Pricing is a tricky game to navigate — not only does it dictate the value of your products and services, but it also plays a major role in a prospective client’s decision-making process. Charge too low and your bottom line will suffer; charge too high and you’ll drive away budget-minded clients. It’s a fine line you must walk to realize your financial goals while also remaining competitive in the marketplace.
In the catering world, pricing is especially touchy as you must factor in the costs of ingredients which fluctuate throughout the year. Here are a few ways to assess and adjust your pricing structure to ensure it’s up to par.
Know your worth
Pricing insecurity is common in service-driven companies, since there is a lot of grey area that needs to be accounted for beyond concrete costs. All it takes is the loss of a major client or a slow season to get business owners wondering if they’re charging too much.
However, confidence in knowing your worth is the key to success in the catering industry.
“You have to be proud of the products you’re delivering and should never apologize for your pricing,” says Anthony Lambatos of Footers Catering. “I firmly believe that if you accept price as a reason for someone not booking, then you are accepting that the difference in the value you provide does not matter to the customer.”
Face the fact that some people will look elsewhere because they’re not prepared to pay the price you’ve quoted. This isn’t necessarily a bad thing; in most cases, you are simply making room for the clients who will see the value in your work.
Research comparative pricing
It’s essential to know where your company fits into the marketplace in terms of pricing. There’s nothing wrong with doing some research to learn what other restaurants and competitors are charging for similar menus.
“You get what you pay for,” reminds Lon Lane, president of Lon Lane’s Inspired Occasions. “There is the Golden Corral and Ruth’s Chris Steakhouse and a lot in-between — they all prepare strip steaks, but they are not all equal. Compare your pricing to the pricing from restaurants that provide your quality of work.”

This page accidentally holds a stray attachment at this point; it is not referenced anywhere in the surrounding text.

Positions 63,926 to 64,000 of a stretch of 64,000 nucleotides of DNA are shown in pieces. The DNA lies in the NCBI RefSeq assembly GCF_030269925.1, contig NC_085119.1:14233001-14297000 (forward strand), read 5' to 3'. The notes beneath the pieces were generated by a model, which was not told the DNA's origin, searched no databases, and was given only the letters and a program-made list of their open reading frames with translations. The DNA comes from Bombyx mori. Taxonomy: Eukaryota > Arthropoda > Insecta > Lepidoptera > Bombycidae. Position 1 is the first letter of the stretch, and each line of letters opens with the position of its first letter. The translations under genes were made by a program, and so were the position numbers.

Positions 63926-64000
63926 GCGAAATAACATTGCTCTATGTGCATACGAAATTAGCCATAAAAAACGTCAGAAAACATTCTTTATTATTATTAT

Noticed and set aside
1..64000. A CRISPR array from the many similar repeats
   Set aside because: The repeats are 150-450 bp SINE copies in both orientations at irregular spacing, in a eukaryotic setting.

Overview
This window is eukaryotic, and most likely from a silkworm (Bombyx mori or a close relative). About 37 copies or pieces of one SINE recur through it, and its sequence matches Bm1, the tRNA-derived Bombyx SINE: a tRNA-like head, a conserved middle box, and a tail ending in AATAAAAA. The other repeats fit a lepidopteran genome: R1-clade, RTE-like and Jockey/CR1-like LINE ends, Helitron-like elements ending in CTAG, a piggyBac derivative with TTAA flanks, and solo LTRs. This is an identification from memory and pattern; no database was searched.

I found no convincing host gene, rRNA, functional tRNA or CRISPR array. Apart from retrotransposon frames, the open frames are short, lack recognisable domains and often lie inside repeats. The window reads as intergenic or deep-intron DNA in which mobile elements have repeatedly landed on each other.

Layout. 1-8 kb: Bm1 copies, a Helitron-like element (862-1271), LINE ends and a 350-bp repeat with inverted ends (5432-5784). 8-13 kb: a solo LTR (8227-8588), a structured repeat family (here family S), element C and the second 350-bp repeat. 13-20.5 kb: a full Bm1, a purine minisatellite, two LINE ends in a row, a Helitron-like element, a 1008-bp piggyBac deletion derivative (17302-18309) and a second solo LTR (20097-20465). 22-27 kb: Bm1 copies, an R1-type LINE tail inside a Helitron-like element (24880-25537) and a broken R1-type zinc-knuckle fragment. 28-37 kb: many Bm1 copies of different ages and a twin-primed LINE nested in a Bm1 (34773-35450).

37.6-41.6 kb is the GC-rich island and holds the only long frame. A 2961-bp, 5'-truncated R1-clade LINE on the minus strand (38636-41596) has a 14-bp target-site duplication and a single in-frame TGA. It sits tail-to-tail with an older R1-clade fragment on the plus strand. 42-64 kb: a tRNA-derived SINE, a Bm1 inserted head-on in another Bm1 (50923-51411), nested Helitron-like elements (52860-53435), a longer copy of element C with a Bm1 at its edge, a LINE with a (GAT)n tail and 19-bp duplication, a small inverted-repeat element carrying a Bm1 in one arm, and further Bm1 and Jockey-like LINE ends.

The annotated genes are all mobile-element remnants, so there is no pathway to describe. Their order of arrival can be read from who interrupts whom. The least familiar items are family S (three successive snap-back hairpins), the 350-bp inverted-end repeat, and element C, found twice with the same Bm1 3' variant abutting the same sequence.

In a high-pressure sales situation, it’s good to remember that your pricing is not the only thing that sets you apart from a prospect’s choices. Whether it’s a commitment to eco-friendly practices or a killer client experience, you have more to offer beyond the food prepared in your kitchen.
Meryl Snow, owner of Feastivities Events, assures: “The strongest way to eliminate the pricing feedback is to show them why you're different from your competitors from the beginning.”
The catch is that you must sell the added value of booking your company. You need to make it crystal clear what sets you apart.
“If one DJ is $1,000 and another is $1,200 and the client doesn’t see the difference between the two companies, they will book with the less expensive company,” Snow continues. “Wouldn’t you? This deserves to be repeated if a client tells you they booked someone else because of price that is due to the fact that the client did not see any differences between the two companies.”
Price around your goals
Making cost projections can be an extremely valuable way to assess how much you need to charge. “We have target goals for both our overall cost of goods sold and for the cost of our combined food costs and kitchen prep labor cost,” explains Lambatos. “Our pricing is based off of these numbers.”
When you make concrete goals, you have a better idea of future projections so you can be prepared for any changes in the market. “We try to raise prices in advance of increasing costs because so many of our events are booking six months to a year out,” he adds.
Mind your numbers
When it comes down to it, pricing is about the numbers. Get familiar with your company’s expenses and figure out how to land on dollar values that make sense for your services and packages. Find a formula that works for you that makes pricing an easy, continuous process.
Lane shares: “We evaluate actual value (Food Costs x a Multiplier = Retail Price), market value (comparing our product to competitors), and perceived value (i.e. a cup of coffee costs $0.08 to make, but perceived value is $2.50 plus). We try not to leave money on the table.”
The business of pricing shouldn’t be a mysterious process of smoke and mirrors. Instead, get into the details and be transparent with your customers — stick to your service’s value and be strategic in your decisions. Even after you’ve set your pricing, keep an eye on your bottom line to be aware of any fluctuations that need adjustment.